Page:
Monday, March 15, 2010

Historical revisionism in action

"There's nothing more dangerous than ignorance in action." -Tom Smothers.

The New York Times had an interesting piece on the successful efforts of conservative ideologues in Texas to warp the state's history textbooks. It's not just the usual liberal suspects that get these revisionist 'historians' all hot and bothered. The Crusaders succeeded in minimizing the influence attributed to Thomas Jefferson, despite his status as a fierce advocate for a limited role for the federal government. It seems they don't like that the Founding Father had the audacity to coin the phrase "separation between church and state."


PlanetAlbany said...

"Warp" seems to me an overstatement. I agree with some of the changes, disagree with others, and note that liberals have long devoted energy to revising textbooks on political lines. The story you linked to confirms that, with (probably liberal) Hispanics unsuccessfully lobbying for changes. The textbooks I have enountered in New York often seem to me to have a liberal slant -- but I acknowledge it's in the eye of the beholder. I just don't think conservative ax-grinding is any worse.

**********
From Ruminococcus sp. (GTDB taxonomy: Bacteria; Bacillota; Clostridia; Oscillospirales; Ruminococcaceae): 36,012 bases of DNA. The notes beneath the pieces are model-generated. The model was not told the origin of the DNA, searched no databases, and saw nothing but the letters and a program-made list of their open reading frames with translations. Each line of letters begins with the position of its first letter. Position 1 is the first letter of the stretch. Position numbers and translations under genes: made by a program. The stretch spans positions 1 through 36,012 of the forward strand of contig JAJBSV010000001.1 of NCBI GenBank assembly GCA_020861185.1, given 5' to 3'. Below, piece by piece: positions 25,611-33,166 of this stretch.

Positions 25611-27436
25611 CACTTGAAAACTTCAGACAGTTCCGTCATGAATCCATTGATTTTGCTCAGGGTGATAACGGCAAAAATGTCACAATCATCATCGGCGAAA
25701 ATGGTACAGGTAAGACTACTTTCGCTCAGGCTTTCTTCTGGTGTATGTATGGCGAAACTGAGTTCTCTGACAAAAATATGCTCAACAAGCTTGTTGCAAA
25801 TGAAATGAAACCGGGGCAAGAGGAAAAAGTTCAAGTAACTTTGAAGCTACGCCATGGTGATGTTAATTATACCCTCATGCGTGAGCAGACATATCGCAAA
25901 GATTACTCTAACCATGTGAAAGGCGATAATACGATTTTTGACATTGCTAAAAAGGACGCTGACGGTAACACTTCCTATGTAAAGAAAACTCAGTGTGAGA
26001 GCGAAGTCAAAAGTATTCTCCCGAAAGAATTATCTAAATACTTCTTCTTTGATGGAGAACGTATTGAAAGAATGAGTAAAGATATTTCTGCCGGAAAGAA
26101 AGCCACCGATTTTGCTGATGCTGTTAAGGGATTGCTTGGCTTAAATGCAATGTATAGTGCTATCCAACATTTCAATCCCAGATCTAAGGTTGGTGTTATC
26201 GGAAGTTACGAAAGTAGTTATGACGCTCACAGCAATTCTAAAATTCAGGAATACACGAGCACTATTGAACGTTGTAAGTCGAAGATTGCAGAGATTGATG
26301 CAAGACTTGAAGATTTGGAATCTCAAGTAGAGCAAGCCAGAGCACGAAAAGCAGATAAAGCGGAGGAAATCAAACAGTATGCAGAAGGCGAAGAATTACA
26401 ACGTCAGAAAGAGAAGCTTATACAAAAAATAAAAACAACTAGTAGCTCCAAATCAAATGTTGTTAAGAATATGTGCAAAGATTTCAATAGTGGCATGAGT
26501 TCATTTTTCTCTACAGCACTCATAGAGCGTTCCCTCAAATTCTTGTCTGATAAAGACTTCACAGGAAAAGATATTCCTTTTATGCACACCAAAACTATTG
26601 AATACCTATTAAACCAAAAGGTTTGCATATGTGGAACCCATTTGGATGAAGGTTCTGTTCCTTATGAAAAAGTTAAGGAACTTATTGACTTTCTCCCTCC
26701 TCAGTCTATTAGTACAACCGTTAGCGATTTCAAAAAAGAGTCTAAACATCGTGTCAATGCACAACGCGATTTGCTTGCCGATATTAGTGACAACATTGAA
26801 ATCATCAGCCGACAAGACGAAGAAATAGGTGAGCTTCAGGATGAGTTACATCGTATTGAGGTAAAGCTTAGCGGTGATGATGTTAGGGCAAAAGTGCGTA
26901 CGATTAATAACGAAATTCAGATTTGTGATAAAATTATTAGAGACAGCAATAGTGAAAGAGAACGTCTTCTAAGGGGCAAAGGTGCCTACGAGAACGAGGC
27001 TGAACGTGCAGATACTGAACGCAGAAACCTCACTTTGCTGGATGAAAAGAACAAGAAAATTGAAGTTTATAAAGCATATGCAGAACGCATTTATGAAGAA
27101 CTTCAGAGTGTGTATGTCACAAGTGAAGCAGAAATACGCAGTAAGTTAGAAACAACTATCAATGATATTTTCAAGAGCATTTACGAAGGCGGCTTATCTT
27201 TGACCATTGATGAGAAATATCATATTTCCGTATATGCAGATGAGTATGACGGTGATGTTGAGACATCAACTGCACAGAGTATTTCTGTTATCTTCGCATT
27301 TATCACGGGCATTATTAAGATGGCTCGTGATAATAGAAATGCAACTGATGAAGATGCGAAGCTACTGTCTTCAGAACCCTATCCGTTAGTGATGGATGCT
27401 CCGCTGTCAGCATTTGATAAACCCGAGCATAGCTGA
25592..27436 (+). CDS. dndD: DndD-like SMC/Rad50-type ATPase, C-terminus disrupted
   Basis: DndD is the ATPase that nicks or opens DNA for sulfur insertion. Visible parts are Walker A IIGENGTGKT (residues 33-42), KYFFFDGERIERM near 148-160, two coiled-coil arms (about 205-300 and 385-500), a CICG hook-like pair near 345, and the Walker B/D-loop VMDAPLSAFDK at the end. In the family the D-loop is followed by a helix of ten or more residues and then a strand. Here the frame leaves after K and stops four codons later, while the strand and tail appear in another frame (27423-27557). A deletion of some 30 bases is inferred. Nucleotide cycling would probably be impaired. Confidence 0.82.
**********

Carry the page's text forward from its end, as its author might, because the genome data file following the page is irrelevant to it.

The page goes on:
Brian F said...

Some of your comments have merit, though I'm not sure you'd be so sanguine if they'd decreed Roe v Wade be described as the greatest advancement in the history of women's rights. Frankly, I seriously doubt Texas' textbooks were ever that liberal to begin with.

But what initially struck me was the dismissiveness toward Jefferson, someone whose huge influence would seem undeniable regardless of one's ideology.

On second look, I'm struck by two passages in the article. The first that described the bloc of board members who "believe the Founding Fathers were guided by Christian principles" and the second that described the contempt toward Jefferson as being based on his belief in the separation of church and state. You don't have to be Richard Dawkins or Christopher Hitchens to wonder and be concerned about the link between these two things.